( in some case subtle but nevertheless evident) of Raffi’s activity is all we need to see. There really is no organized opposition because all parties refuse to subordinate their individual interests into a true loyal opposition. Unfortunately , the municipal elections look like the same movie except this time everyone wants some air time. I think Raffi surprised PAP, ANC and even the ARF. Some joined him openly, some straddled the line, but all were late because they had all previously decided to do their own thing. Therein lies the problem.
    I also hear about Raffi not being a native born Armenian. If we are to succeed in the development of Armenia, then we need to get over this behavior. His skills as a politician, the appeal of his message and the political climate are factors that should determine his success. When Karekin I was Catholicos , I used to hear comments about his
    acceptance in Armenia because he was from the diaspora. Here was probably the most charismatic and brilliiant clergyman of the past 50 years and we worry about where he was born. Ironically, as he was from Kesab and educated in Antelias( and myself as an Armenian-American), I would hardly have considered Karekin I as anything but a brilliant Armenian period.
    Regardless of,the success or failure of the current opposition process, I appeal to President Sargsyan to observe the divisions and disillusionment in the ranks of the citizenry , to use his electoral powers and to institute the needed reforms that restores hope. At the end of the day, hope is the basis for all improvement. It is the motivator, it is the energy and the foundation to release the potential of our people.
    At the end of the day, a unified incumbent party holding out for change from a dis unified opposition is not a win for the Armenian people…. not when a significant part of the population is in need… Let us pray,for the wisdom and patriotism of all parties.

  15. I disagree with Garen regarding “there was never any good coming from any revolution anywhere in whole history.” The 1688 Glorious Revolution in England produced the Bill of Rights and paved the way for the British Empire. The American Revolution had a spectacular success, setting the stage for the most powerful country on earth. Most importantly, our own 1988 revolution made NKR’s liberation possible. All three were relatively low on casualties, did not go into extremes, and the leadership was able to maintain control. The reason some of the color revolutions such as Georgia failed is because their leaders became dictators.

    The problem with Serzh’s “rushing slowly” approach is that the people do not have the patience. The wishes of the people is what matters, and if they want to leave the country, they will. Emigration is only the tip of the iceberg. Those who grudgingly remain in Armenia are going to be disillusioned and alienated from the country, and they will not fight in the event of war. That’s what happened in 1920 in Armenia, when the army refused to fight the Turks, two years after Sardarapat, and one year after ARF’s “landslide” victory. When people are sick of the country, it’s over. That is why democratic change is urgent in Armenia.

    Whether we think that revolution is good or bad does not matter. When the people’s discontent reaches a boiling point, they are not going to listen to calls for “caution”. What the government and opposition need to understand is that unless there is change, there will be a revolution. And if it’s leaderless and without control, casualties will likely be high.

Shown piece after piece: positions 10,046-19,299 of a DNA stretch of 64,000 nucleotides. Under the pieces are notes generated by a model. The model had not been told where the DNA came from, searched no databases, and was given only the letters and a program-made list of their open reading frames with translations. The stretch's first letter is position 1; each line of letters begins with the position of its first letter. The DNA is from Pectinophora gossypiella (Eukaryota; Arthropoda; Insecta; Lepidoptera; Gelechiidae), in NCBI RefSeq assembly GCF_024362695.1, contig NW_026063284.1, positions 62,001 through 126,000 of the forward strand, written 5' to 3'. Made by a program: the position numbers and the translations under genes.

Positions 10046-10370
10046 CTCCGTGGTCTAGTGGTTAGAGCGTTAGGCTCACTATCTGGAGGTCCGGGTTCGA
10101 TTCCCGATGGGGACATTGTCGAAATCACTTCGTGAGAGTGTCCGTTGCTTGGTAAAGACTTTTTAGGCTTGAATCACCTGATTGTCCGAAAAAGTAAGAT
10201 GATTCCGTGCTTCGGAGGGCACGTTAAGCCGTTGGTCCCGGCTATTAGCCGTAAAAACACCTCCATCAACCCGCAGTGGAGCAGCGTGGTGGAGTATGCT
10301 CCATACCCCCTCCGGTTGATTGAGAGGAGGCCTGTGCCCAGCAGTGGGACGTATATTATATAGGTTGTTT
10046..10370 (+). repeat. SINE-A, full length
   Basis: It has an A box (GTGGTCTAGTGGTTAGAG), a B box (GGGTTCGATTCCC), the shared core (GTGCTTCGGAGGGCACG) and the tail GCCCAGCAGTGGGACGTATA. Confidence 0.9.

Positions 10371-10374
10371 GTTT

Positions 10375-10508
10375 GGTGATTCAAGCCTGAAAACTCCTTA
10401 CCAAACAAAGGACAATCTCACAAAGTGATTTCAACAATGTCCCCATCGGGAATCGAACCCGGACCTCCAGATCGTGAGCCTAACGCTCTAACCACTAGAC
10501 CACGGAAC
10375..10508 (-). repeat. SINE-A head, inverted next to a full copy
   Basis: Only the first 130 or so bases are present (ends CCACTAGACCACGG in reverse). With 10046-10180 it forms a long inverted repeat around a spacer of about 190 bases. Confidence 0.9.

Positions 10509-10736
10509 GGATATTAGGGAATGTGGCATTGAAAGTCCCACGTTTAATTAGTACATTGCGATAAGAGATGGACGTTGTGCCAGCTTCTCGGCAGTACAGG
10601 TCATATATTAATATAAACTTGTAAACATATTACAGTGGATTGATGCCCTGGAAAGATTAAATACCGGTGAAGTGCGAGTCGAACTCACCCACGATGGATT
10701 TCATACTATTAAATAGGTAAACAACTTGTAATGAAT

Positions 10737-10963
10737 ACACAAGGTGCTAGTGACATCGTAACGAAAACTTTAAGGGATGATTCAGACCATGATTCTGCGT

However, the leaders of the revolution do not have to be Raffi or the ARF or the other parties. The 1988 revolution happened without the traditional parties. It happened with grassroots efforts by new activists. Armenia is not a nation of parties, it is a nation of people. So, if the movement has dedicated individuals, they may bypass the “traditional” leaders and organize to bring change to the country, hopefully through non-violent civil disobedience.

    • The US did have a revolution, it had a war of independence, same with Artsakh. The Glorious Revolution was one aspect of British thought, which was rooted in the Anglican tradition dating to the founding years of the English kingdom, versus the ideas brought by the Normans and later French/Continental influence, such as the doctrine of ‘Divine Right’ monarchs. In essence a homegrown ideology won over a foreign ideology.

      The people would have patience if they were not bombarded by negative news and agit-prop on a daily basis.

    • In late 1980’s, before Armenia’s independence, we had a revolution–we replaced the Communist regime of Soviet Armenia, when non-Communists took over in the elections of 1990. This was preceded by widespread demonstrations, nationwide strikes, and civil disobedience, all peaceful. Only after the change in power was Armenia able to meaningfully assist Artsakh.
      You bring an interesting point about the homegrown English system vs. the concept of the Divine Right, and this is very important in Armenia’s case. Conrtrary to some Armenians’ belief, democracy is not foreign to the Armenian culture. In fact, the spirit of democracy is inherent in us. Even though we have not had a democratic system, the principles underlying democracy (limited government, intolerance to authoritarianism) are part of Armenian culture. In his book “Armenia, Survival of a Nation,” Christopher Walker, one of the most objective British historians on Armenian history, stated: “There was no concept of absolute monarchy, or of ‘divine right’ in Armenia. … Thus the Armenian king should never be seen as more than the first among equals.”